MAN CAVE, or a grotesque of mid life crisis
Sometimes I forget that the purpose of this joint is to celebrate the weird and unusual in the 1990's rack. That mission statement is clear, but it's also clear I need at least a few items that actually make sounds you'd want to hear twice. To make the money to buy the racks, or to eat or something.
But having suited myself for many months I feel you deserve a return to form, and here it is in giant chunks. In 1995 Technics made a professional synthesiser, by 1996 they discounted it by 75%, trying desperately to recoup what must have been an epic disaster. Given the great rarity of the device I think most then went into landfill somewhere in Arizona.
The seller wanted $1200 for it, on the basis that it's uncommon, but things have to have some kind of reputation for that game to work. They were back soon with a bid from zero. I was surprised when it moved out of the $100 or so level, but I felt that it's a quality box and really was a curio that we deserve and chased it all the way up to just under $400. Thank me later.
OK so a real modelling synthesiser like a Yamaha VL works by a driver hitting a resonator and causing interesting systems of wave interference. So for example, a hammer hitting a metal plate. The first bad sign of the WSA1r is that the drivers are samples. and not good ones. So for example the white noise is an obvious loop, where white noise is exactly the thing you would want perfect in a real model.
A piano sample is a bad driver, because it already has complex wave patterns sampled in it. What is the meaning of a piano through a tube resonator? Are we listening to it through a glory hole? The choice of extremely normal sources indicates that Technics had little confidence in their synthesis. It reminds me of the Ultra Proteus in that regard, except the UP has 288 wild and wanton resonances, not a few tins, strings and plates.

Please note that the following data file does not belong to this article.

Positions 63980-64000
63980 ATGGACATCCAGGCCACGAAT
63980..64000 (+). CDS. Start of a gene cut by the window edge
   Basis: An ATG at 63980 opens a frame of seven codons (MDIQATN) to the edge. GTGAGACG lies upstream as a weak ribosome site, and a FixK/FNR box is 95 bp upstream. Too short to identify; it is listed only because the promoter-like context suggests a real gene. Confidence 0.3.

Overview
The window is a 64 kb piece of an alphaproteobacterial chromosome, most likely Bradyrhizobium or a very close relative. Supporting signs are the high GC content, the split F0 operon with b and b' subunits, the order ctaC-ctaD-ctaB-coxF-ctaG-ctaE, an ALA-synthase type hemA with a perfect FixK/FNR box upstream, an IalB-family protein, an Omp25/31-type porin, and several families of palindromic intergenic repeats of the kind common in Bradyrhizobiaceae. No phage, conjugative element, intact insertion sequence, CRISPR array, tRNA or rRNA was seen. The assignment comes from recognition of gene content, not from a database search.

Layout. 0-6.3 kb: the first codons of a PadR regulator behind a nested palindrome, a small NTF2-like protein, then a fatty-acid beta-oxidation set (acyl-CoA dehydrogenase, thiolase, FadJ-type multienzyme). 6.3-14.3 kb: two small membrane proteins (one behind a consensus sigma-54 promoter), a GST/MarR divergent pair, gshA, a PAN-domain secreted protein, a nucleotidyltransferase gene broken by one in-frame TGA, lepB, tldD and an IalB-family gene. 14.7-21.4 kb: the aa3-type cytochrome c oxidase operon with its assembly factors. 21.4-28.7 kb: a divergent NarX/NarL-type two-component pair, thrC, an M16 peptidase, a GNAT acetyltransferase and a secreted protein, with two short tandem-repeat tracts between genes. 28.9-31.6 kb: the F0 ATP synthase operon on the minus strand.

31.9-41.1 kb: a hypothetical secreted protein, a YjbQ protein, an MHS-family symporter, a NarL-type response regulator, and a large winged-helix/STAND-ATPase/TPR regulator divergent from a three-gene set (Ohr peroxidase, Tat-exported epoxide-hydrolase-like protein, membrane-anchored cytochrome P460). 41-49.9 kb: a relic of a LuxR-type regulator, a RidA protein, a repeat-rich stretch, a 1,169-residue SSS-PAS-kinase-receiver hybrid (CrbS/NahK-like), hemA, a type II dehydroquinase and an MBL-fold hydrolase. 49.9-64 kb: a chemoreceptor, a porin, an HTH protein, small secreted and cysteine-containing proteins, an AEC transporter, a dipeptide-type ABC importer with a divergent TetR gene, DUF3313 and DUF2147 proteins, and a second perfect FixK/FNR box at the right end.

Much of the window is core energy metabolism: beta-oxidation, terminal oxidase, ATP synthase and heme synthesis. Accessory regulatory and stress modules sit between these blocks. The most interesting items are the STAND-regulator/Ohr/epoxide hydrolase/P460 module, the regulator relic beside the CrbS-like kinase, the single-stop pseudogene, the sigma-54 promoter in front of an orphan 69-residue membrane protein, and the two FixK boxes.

The resonators are, I guess, comb filters of various sorts. They are very metallic and filtered, but lack much harmonic richness. Keep in mind that the VLs are mono, whereas this guy has a stack of 4 models in each voice and 32 voices. So there's probably a lot you can do with stacking the hell out of the weak sounds to get something, well, decent, but not in any way coherent.
And that's probably the best way to describe the WSA1r ... it's a ROMpler with a good number of voices, each of which can be run through it's very own tin cans and strings. You can make the tin cans bigger and smaller (which has an effect like a slide whistle) or stretch the string. I can't tell if the presets represent the limitations of the machine - presets are usually bad - if so, it deserved the landfill. I will however try my luck with white noises and tubes and report back.
THIS TOY IS NOT HARD TO USE BUT HARD
TO USE WELL
IT MAKES VAGUE DULL METALLIC SOUNDS
THE SOUND QUALITY IS MIDDLING
IT WAS NOT EXPENSIVE AND IS UNCOMMON
ITS RATING IS WE DENY WE EVER MADE IT
It was either this or a red car and I think I chose wisely.